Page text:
Recently I was asked whether there is a point from which one can understand such opposite things as the political engagement and mysticism of Dorothee Soelle. I assume it was her love of God that enabled both piety and political reflection and action to be inseparable to her. In this mystical contemplation, God and the person were not one but were not to be distinguished. She beheld her God chopped up in poor and rich, top and bottom and dominated and ruling. She missed God when she missed the eyesight of the blind and the song of the dumb. For her, living in God meant sharing in the continuing creation. Living in God meant helping God heal his world.
She was a person capable of happiness. “God and Happiness was the theme of her last address. Astonishment and praise were primary words of her theology. In the address two nights before her death, she said: “Amazed is how God saw the world after the 6th day.” Thus God could say: it is good! Music cast her into jubilant amazement, nature and the awakening of spring. A person capable of praise and astonishment is capable of pain and anger where she saw the enemies of life. She was not a person of faint feelings. Her anger and her impatience were the gifts of a cultured heart able to see injustice and long for justice.
She was a political woman because she was an enlightened woman. No church satisfied her that accepted those fallen among robbers but did not speak against the robbers and their rampages. She could not separate the more political term solidarity and see it in competition to charity. “Love does not only think interpersonally but lives in the structural observance of reality.” So she formulated in this book. Both solidarity and charity are endangered. When cultural worlds lose their matter-of-factness, their keywords collapse with them along with the contents they express. The word solidarity became the password through the French Revolution and the history of the worker movement. The word love or charity was the watchword of Christianity. These two words were not only technical titles; they were the key formulae or nutshells of the movements in which they were mainly at home. Whoever used the word solidarity may have used it in connection with “international” according to socialism. But what happens when the cultural homes disappear or fade in which these words were at home? Can programmatic words and pictures wander about abandoned? Don’t they perish with their homes? Isn’t the cause endangered that these word-pictures intended? Humanitarian projects are not only represented by individuals. Great life options like solidarity and love only survive when they are embedded in cultures. Here I formulate a last political and religious anxiety of Dorothee Soelle. In her last address, she said she was fearful that the “addicted ego” seeking itself “does not miss being touched by the God of life.”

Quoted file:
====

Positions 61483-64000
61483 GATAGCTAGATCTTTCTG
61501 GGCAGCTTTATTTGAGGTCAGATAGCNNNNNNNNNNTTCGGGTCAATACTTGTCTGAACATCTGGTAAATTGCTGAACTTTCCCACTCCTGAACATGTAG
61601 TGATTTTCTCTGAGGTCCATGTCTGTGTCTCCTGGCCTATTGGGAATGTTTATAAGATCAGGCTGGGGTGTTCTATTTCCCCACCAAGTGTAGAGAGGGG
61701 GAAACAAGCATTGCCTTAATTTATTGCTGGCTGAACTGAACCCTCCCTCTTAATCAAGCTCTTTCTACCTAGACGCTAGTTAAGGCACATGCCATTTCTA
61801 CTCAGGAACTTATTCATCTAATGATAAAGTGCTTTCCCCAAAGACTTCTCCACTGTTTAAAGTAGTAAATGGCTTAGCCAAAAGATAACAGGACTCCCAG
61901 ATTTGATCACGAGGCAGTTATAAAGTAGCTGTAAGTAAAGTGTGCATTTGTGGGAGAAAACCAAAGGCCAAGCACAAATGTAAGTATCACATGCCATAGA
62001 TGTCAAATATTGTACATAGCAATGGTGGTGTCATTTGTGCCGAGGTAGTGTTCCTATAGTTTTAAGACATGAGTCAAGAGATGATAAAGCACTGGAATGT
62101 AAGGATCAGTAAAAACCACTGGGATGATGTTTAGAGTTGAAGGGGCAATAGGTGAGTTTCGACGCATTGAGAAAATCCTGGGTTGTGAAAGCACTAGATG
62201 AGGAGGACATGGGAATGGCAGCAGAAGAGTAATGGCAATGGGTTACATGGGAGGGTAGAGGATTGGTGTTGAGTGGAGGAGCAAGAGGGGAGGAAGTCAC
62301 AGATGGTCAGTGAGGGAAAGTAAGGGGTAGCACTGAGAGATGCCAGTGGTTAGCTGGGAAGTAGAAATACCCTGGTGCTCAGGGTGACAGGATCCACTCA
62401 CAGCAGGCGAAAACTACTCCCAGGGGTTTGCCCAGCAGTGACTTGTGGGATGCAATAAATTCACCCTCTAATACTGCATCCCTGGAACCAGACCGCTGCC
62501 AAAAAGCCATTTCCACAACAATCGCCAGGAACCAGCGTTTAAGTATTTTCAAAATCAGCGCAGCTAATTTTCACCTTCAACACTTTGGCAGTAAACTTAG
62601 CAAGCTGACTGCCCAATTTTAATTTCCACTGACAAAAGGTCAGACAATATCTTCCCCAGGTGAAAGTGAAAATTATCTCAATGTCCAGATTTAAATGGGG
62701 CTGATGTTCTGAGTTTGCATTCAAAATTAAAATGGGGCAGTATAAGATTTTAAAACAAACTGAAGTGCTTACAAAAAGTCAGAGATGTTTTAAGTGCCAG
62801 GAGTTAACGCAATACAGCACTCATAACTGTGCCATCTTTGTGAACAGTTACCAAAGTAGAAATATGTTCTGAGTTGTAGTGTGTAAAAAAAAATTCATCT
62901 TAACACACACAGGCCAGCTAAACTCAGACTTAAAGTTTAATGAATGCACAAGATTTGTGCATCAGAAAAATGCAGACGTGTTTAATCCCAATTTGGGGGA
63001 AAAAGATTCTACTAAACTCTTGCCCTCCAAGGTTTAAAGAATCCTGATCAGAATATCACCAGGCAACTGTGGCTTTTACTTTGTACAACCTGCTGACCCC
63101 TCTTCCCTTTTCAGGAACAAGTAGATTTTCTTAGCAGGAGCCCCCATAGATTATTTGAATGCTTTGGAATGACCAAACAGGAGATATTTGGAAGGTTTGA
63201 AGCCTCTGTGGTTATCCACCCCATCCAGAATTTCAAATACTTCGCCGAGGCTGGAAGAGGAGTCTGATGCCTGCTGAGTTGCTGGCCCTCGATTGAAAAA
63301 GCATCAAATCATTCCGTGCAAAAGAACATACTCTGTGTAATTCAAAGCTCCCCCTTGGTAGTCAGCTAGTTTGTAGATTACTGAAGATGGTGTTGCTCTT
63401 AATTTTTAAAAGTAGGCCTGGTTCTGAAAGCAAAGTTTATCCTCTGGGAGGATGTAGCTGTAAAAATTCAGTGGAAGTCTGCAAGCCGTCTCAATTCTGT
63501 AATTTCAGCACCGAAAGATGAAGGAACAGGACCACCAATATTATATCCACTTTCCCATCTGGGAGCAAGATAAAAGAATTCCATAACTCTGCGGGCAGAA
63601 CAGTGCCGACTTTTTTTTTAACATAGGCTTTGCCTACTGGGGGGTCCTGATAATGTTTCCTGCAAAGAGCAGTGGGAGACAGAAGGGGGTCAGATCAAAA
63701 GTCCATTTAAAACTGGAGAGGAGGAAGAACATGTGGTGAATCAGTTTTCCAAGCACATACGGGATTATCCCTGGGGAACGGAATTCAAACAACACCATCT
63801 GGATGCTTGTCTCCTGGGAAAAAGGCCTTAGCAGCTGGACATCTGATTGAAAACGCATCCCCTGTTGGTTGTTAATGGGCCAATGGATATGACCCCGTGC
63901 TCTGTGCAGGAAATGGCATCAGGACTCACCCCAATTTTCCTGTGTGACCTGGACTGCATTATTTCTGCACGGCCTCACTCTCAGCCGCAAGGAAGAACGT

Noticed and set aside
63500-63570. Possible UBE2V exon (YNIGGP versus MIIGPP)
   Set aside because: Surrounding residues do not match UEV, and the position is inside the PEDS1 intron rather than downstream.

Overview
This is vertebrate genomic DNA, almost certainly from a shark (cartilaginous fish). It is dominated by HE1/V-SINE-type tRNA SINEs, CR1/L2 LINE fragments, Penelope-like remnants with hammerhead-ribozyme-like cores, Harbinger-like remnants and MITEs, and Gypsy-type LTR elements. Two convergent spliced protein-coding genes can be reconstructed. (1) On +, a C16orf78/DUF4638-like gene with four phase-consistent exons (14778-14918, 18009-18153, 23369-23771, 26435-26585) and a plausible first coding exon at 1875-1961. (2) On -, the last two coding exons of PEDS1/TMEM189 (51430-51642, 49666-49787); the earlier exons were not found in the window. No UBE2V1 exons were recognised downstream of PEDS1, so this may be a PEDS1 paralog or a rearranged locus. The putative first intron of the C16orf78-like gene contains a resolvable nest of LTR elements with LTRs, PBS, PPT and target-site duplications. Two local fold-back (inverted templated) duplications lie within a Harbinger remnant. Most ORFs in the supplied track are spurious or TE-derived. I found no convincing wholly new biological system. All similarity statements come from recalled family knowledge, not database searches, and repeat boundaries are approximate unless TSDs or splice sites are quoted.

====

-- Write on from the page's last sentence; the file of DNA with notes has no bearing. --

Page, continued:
On occasion Dorothee Soelle was reproached for political moralism. In a time of dwindling morality, that reproach is honorable. She was criticized for instrumentalizing faith and biblical texts for political goals. In fact she never thought or said a religious sentence she had not felt in its political consequences. There was a center or heart in her faith that was not instrumentalized and was as little utilitarian as the playing of angels in the sight of God. She loved hardly anything more than the “sunder warumbe” of Meister Eckhart. In his mysticism book, she wrote: “What does this `without why’ mean in which we should live and in which life itself lives? It is the absence of all goals, all calculation, all quid pro quo, all something for something else, all rule that makes life into services… The “sunder warumbe” is what underlies all mystical love of God. In her last address two days before her death, she quoted the verse of Meister Eckhart she often cited in the past”
The rose is without shy,
It blossoms because it blossoms
It doesn’t keep an eye on itself
It doesn’t ask whether it is seen.
Dorothee Soelle fought, worked, discussed, demonstrated, meddled and did not keep her mouth shut. Still she did not live to fight and work. She was at home in play and in what did not justify itself through its projects. She played piano to her last day. She sang in the church choir in her last week. She played with her grandchildren. She read and wrote poems. She prayed and attended church. She was at home in the useless tidbits. Her composure in all anger had a foundation she formulated in her last address: “We begin the way to happiness not as seekers but as ones already found.” That is the exquisite formulation of what we call grace.
Free Internet Book: Dorothee Soelle: "Mysticism and Resistance"
Free Internet Book: Eberhard Arnold: "Salt and Light"
"The Dangerous Doctrine of Justification" by Dieter Potzel http://www.thomhartmann.com/forum/2010/12/dangerous-doctrine-justification
"Elijah, Amos and Jeremiah" by Dieter Potzel http://portland.indymedia.org/en/2011/02/406308.shtml
"Believing without Seeing" by Margot Kassmann http://portland.indymedia.org/en/2003/12/277205.shtml
"Lilies of the Field" by Margot Kassmann http://portland.indymedia.org/en/2002/12/39182.shtml
"Only the One who Cries for the Jews may Sing Gregorian" by Franz Segbers http://chicago.indymedia.org/newswire/display/93804/index.php
Ellsberg, Robert: “Dorothee Soelle”
Soelle, Dorothee: “Justice is the Foundation of Peace”